Daylight Saving Time is upon us

Or, as I like to call it, “let’s prove bureaucracy trumps sanity time”.

Come on, what do you think DST is really for? Conserving energy? Think about it: if DST truly has a positive effect on energy consumption, why don’t we have it all year round? DST does not reduce overall energy usage; it just shifts some of it from evening to morning. A recent study found that the overall effect is zero at best and negative at worst.

Do you think DST helps farmers get more work done? On the contrary. A farmer’s schedule is set by the sun, not by the clock. Cows need to be milked at the same time every day, regardless of what the clock says. Dew doesn’t evaporate an hour earlier during DST just to accomodate us. As a result, farmers are out of sync with the rest of society six months out of twelve. Let’s hope they all have Tivo.

Apparently, one effect DST does have is increase spending at resorts and fast-food restaurants. In 1919, Woodrow Wilson vetoed the repeal of DST twice in an attempt to get an extra hour for golfing in the evenings. More recently, both senators from Idaho voted in favor of extended DST in hopes that increased sales of French fries would result in increased demand for Idaho potatoes. No, I’m not kidding about the potatoes: see page 66 of this transcript. It is interesting to note, in the same transcript, the disparity in energy savings claimed by the press (11%), politicians (1%-2%) and the California Energy Commission (0.2%). It is also interesting to note how much weight this hearing placed on the California energy crisis, which we now know was manufactured by Enron and Reliant.

The golf-and-fast-food-effect is a direct consequence of the reason most often quoted by the public for DST: extending daylight in the evenings. This effect, however, is limited to a few weeks around the vernal and autumnal equinox; the rest of the summer, the sun sets after most people’s bedtime anyway. It is also limited to a narrow band of latitude; in regions closer to the arctic, such as Northern Europe, Alaska and Canada, the sun rises earlier and sets later, and there is little to gain by shifting daylight. In regions closer to the tropics, such as Southern Europe and the Gulf Coast of the United States, the sun rises later and sets earlier, and the advantage of extra daylight in the evening is offset by the disadvantage of shifting sunrise well into the morning, sending children to school and driving to work in the dark.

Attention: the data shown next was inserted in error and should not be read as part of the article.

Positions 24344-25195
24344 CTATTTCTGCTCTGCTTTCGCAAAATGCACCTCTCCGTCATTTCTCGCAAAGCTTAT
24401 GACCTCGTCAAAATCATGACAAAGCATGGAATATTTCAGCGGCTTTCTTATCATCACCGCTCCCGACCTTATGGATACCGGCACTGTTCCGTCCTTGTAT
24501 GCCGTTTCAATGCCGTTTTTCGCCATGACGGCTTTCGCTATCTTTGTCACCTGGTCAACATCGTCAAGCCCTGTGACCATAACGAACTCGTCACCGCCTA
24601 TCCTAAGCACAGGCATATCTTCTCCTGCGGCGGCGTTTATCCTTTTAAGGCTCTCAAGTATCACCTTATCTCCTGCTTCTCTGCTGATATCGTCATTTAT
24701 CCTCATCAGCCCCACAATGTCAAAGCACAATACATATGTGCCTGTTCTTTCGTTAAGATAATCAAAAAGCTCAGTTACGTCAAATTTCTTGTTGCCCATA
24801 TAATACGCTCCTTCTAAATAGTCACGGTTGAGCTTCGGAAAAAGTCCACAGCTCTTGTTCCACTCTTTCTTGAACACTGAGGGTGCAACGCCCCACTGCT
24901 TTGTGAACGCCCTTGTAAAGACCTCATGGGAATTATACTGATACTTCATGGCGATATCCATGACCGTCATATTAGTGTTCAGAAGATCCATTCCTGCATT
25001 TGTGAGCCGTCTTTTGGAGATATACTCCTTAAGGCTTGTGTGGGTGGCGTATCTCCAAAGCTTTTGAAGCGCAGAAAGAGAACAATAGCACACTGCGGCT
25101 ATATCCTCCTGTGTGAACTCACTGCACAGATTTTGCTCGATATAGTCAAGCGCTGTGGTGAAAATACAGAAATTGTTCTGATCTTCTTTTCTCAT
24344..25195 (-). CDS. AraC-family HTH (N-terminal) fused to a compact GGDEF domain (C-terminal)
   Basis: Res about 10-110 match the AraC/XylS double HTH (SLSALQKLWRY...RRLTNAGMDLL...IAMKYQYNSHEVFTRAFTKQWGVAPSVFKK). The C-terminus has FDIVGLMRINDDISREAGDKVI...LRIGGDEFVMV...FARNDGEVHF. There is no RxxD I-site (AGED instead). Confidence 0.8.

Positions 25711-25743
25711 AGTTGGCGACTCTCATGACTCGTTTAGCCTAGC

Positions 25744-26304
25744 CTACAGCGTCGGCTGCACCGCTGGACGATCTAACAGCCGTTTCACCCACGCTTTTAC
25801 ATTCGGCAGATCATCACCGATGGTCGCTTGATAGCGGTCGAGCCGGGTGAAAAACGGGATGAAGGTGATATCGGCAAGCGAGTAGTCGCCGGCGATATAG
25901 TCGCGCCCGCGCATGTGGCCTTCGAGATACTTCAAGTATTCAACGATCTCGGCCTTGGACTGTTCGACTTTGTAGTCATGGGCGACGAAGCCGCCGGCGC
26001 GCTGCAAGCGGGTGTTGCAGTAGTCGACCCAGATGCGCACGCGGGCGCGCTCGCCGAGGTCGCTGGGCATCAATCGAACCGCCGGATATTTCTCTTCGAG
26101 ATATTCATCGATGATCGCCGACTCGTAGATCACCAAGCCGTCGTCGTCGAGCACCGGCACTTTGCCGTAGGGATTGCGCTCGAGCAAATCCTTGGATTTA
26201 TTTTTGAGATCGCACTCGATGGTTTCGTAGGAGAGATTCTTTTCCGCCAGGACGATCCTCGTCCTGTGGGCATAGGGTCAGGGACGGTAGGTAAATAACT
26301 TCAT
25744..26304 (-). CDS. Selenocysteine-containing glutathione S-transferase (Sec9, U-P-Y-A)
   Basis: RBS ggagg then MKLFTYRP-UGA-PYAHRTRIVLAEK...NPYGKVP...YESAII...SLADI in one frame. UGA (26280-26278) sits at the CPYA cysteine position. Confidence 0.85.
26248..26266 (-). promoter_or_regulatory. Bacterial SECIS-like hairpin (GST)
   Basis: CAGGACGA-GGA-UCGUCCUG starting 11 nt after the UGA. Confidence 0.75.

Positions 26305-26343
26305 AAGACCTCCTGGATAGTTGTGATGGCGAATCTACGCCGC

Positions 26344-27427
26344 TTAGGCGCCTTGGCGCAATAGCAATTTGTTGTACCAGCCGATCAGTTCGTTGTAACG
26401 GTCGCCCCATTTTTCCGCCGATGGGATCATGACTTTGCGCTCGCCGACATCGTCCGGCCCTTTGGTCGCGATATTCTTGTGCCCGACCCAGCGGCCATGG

Think of all the confusion caused by the switch to and from DST every year: people forget to set their watches, or shift the wrong way. Consequently, appointments are missed, especially those (such as long distance teleconferences) which straddle time zones. Computers get confused; tasks scheduled for the early morning hours are run twice or not at all (this is usually not a problem in Unix and derivatives, but Microsoft has a history of repeatedly getting it wrong). Train and bus schedules are messed up. Air schedules are messed up, though to a lesser degree since few passenger flights operate during the early morning hours.

Finally, to people who suffer from Seasonal Affective Disorder, the return from DST to standard time in the fall is a rude shock, abruptly shortening the day by one full hour. Keeping standard time all year round would give them a chance to adjust.

Give common sense a chance: abolish Daylight Saving Time…

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